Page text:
Background: China's lung cancer crude death rate has increased 6.9-fold from 1973 to 2014. During this time, the country experienced extremely rapid economic growth and social change. It is important to understand the effects of risk factors on lung cancer mortality (LCM) for better allocation of limited resources of cancer prevention and control in China.

Methods: Using three nationwide mortality surveys from 1973 to 2005, Global Health Data Exchange data in 2013, three nationwide smoking surveys from 1984 to 2013, four population censuses from 1964 to 2000, and other datasets, we have compiled datasets and developed spatial random effect models to assess the association of various area-level–contributing factors on LCM. Spatial scan statistics are used to detect high-risk clusters of LCM.

Results: LCM is higher in urban and more industrialized areas (RR = 1.17) compared with those in rural areas. The level of industrial development's effect is higher for men, which accounts for about 70% of all LCM. Smoking is positively associated with regional variation of LCM rates, and the effect is higher for women than for men.

Conclusions: The geographic pattern of high LCM in China is different from that of Western countries. LCM is positively associated with higher socioeconomic status, with more urbanized areas at a higher level of industrial development.

Impact: There is a need to further explore additional risk in the high-risk clusters. The study is about China, but this situation may happen in other countries experiencing rapid industrialization and other developing countries. Cancer Epidemiol Biomarkers Prev; 26(4); 569–77. ©2017 AACR.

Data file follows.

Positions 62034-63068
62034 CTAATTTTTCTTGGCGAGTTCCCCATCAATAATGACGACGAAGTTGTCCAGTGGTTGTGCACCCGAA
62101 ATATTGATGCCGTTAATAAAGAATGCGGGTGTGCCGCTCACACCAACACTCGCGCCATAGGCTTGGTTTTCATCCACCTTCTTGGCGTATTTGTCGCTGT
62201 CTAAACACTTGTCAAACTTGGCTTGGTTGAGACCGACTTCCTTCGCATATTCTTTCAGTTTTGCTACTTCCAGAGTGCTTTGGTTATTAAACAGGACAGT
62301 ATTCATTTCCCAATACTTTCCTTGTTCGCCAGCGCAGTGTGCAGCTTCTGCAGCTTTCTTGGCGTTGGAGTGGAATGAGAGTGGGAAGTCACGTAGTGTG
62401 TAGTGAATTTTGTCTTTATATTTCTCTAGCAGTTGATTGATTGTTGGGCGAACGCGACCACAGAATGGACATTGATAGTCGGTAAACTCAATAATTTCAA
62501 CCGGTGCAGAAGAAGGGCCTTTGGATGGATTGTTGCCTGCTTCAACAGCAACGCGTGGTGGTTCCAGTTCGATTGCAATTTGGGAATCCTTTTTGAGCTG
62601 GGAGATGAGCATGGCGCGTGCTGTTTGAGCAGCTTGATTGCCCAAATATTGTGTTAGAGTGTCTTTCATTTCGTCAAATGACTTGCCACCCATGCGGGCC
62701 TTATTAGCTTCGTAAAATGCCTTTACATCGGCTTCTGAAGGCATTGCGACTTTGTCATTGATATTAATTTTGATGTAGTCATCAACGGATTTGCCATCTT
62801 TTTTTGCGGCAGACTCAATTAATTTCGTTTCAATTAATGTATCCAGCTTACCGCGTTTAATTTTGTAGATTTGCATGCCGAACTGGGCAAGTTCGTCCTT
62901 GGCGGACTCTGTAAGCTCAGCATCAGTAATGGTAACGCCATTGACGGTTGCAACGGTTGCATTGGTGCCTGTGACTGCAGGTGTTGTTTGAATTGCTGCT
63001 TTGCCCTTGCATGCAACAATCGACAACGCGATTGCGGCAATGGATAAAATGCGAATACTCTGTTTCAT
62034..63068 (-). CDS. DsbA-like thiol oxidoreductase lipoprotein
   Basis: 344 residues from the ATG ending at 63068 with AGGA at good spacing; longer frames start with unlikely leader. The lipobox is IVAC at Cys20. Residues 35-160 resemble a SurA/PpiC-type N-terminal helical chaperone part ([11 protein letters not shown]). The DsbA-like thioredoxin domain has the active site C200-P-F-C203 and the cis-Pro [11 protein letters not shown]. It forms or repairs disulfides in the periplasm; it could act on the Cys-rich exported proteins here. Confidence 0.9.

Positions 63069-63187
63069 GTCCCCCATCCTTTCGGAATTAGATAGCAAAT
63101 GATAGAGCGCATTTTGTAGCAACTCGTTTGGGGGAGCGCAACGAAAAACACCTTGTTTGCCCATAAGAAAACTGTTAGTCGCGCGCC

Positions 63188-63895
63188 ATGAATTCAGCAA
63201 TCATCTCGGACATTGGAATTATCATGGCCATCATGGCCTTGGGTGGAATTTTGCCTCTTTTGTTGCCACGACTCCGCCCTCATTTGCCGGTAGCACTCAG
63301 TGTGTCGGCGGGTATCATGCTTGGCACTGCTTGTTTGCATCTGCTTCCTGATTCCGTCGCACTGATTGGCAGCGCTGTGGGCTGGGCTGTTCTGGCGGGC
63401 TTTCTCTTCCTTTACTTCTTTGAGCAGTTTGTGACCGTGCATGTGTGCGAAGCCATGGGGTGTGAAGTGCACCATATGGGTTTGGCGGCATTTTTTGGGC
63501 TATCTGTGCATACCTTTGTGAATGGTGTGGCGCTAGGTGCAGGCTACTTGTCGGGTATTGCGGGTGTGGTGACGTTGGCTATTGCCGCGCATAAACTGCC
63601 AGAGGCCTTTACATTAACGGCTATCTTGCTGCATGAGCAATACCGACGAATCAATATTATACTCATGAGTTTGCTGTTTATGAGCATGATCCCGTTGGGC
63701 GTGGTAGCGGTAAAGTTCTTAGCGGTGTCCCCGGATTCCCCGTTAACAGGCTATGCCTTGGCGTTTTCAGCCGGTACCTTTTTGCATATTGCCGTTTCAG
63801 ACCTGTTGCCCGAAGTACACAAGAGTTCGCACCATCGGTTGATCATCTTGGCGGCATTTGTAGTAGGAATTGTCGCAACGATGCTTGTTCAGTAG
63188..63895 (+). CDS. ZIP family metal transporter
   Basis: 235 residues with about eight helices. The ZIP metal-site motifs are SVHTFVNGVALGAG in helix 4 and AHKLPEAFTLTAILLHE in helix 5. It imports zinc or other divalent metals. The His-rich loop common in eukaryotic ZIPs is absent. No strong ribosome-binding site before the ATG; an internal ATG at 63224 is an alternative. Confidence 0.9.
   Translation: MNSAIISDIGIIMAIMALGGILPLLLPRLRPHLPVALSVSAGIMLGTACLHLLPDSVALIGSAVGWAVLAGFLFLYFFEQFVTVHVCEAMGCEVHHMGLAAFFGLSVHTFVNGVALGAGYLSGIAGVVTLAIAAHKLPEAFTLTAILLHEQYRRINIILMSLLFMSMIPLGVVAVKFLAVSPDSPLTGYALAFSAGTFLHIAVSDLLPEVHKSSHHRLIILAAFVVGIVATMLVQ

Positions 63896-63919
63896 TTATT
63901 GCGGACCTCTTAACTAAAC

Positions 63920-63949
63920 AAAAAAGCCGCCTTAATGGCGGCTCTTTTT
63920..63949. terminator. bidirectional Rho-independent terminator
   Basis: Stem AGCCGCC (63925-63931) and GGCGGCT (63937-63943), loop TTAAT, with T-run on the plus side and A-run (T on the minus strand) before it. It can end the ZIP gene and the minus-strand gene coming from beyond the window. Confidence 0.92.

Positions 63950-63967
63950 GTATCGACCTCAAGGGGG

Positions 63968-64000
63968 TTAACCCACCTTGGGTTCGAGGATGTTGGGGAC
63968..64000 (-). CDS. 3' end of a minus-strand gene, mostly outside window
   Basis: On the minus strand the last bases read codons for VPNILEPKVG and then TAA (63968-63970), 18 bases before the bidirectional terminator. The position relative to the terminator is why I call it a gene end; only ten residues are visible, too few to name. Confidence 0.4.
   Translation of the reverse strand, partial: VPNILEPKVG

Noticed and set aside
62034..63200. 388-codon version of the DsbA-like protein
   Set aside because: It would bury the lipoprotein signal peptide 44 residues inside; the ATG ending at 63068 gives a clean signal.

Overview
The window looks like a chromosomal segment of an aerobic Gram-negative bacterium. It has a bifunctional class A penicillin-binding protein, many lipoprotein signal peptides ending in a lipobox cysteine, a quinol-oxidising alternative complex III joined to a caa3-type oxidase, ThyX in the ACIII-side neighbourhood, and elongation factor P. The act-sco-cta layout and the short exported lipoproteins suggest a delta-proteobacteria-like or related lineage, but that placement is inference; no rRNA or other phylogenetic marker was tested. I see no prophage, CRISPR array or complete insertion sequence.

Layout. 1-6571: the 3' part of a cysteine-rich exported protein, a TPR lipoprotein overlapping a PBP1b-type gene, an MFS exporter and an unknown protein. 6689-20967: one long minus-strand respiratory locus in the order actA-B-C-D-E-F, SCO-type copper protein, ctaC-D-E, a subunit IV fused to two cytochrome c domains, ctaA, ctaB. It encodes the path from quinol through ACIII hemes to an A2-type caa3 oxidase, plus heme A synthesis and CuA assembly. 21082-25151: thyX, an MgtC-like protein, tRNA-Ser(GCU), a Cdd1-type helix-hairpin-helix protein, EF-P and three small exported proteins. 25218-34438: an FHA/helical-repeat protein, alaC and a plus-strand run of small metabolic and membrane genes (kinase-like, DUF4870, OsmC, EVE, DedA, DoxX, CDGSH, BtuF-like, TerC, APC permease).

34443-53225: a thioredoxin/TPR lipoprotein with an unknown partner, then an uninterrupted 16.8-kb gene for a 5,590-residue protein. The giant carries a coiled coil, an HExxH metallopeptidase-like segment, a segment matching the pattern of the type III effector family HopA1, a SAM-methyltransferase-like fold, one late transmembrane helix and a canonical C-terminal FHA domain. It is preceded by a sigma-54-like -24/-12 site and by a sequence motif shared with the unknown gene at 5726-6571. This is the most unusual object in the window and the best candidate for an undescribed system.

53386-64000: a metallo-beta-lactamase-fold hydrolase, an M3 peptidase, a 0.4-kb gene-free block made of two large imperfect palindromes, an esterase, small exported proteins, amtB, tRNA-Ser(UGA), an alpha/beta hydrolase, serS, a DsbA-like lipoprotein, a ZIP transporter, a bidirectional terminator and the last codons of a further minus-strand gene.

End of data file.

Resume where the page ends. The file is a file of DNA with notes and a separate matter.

See all the articles in this CEBP Focus section, “Geospatial Approaches to Cancer Control and Population Sciences.”

Lung cancer is the leading cause of cancer-related death in China and has had the fastest increase in death rate among all cancers in the past 40 years. The crude death rate has increased 6.9-fold from 5.46 (1973–1975) to 43.03 per 100,000 and led to approximately 588,500 deaths in 2014 (1–3). Lung cancer accounted for a higher percentage of cancer-related deaths in China (26.8%) when compared with the world average (20%) in 2013 (4, 5). It was reported that the sharp increase of lung cancer mortality (LCM) for both men and women is clearly out of proportion to the population increase and is the least affected by demographic factors among all cancers in China (6, 7).